This didn’t go down too well with some of us, and one night last summer at our club house which is just a shack on the beach, we decided to form our own little PI group, that’s Private Investigator. We voted on and accepted our official title, Buccaneers of St.Besillius. Look. You can’t beat our creativity in naming the group. We even researched St. BS. She’s the patron saint of mimes.
As we gathered around the fire, we wrote up a charter including the following:
· Each member is sworn to secrecy, under pain of . . .what? Oh, I don’t know.
· All clues are to be shared by everyone.
· All communications would be done using our code names. Mine is Sprocket.
· Our meeting place would be the old fishing shack on the beach.
We made a list of our code names.
Lily code name Sprocket, all around smarty, leader, that’s me.
Ryan: code name Bletch, general genius.
Frank: code name Wingnut, mechanical genius, and a bit dippy.
Leon: code name Snap Shackle, math genius, can put two and two together.
Amalie: code name Ratchet, electronic surveillance, or just plain snoop, meaning she can use a camera.
And so, the story begins.
About the Author
Linda does lectures on Topics on Forensic Science at libraries, universities, clubs and other venues. She is currently writing the next Buccaneers book.
Goodreads Review – “Emma Luna definitely knows how to masterfully create a killer story that grabs you right from the start and doesn’t let go. Black Wedding is just the perfect dark mafia kidnapped romance story you’ve been looking for.”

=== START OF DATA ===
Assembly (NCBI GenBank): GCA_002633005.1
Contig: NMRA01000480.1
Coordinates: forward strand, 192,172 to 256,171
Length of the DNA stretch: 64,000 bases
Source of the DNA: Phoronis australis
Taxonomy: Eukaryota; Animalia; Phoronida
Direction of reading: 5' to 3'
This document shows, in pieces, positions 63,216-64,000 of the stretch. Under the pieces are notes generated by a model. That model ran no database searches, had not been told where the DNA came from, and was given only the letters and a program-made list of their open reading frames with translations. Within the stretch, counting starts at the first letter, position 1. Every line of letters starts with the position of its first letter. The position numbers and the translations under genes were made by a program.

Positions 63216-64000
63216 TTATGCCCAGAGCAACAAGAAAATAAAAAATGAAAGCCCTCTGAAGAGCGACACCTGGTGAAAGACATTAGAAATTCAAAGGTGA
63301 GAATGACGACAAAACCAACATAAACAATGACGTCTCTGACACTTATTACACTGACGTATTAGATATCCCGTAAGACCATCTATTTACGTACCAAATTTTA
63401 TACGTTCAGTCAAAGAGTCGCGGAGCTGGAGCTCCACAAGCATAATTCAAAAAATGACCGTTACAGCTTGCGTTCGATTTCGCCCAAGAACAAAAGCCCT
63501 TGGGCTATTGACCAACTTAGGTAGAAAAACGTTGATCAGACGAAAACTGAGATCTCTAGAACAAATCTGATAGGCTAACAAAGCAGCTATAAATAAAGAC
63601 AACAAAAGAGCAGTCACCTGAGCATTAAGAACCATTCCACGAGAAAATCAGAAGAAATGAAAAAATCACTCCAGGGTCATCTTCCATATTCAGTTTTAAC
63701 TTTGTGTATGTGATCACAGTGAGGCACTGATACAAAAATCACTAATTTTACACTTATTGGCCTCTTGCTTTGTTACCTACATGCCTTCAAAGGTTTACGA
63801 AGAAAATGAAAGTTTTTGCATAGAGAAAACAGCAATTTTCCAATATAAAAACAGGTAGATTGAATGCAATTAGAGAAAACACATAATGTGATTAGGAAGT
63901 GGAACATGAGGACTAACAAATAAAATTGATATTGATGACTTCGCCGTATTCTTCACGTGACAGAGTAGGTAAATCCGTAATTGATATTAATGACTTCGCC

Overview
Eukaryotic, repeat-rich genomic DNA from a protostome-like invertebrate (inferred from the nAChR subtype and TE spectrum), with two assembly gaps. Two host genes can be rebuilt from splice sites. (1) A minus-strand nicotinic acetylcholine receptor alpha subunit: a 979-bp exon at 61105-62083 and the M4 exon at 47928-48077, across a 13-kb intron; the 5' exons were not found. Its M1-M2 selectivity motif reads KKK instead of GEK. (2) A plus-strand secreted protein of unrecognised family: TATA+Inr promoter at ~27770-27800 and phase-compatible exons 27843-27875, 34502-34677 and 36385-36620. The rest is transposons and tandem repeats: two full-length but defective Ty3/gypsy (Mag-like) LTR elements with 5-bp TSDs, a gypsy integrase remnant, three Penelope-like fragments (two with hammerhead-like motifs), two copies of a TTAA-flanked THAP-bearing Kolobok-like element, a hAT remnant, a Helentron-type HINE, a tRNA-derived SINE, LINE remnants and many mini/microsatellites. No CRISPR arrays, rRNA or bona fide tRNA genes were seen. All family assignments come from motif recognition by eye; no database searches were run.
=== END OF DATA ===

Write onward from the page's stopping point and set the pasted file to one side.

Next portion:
Date Published: January 22, 2022 (Hardcover coming March 2022)
Publisher: Acorn Publishing
Jim Gibson was flying to the other side of the world, barreling toward what he feared could be the end of his life. In 1968, five hundred American soldiers were dying every week in Vietnam. Outfitted in brand new, scratchy, combat jungle fatigues and boots, the twenty-year-old Army Private and trained Combat Medic found himself on a plane to a place he had never been, to fight a war he didn’t believe in. Young men like him were being drafted against their will every day, called into a war that made no sense to them. Vietnam, they thought, was a war orchestrated by relics; old white men and corrupt politicians willing to expend countless lives for personal gain. Still, it was no use to resist. There was nowhere to go, and the FBI made sure there was no place to hide.
About the Author
Jim Gibson was born in Santa Barbara, California in 1948. Growing up he was fascinated by the world around him, a curiosity that drove his love of reading at a young age. He has carried this passion for reading and desire for understanding throughout his whole life. In Not Paid Eleven Cents an Hour to Think, Jim recalls his fourteen months in Vietnam as an Army Medic and ambulance driver. In exploring his past and the lessons he learned, he considers what we must do to carry on. Mr. Gibson, now a happily retired grandfather, occasionally teaches abstract painting and other art classes in his community. He resides in Orange County, California.
Cold Blood by T. Strange
General Release Date: 8th March 2022
Word Count: 86,043 Book Length: SUPER NOVEL Pages: 350
BONDAGE AND BDSM CONTEMPORARY CRIME EROTIC ROMANCE GAY GLBTQI PARANORMAL THRILLERS AND SUSPENSE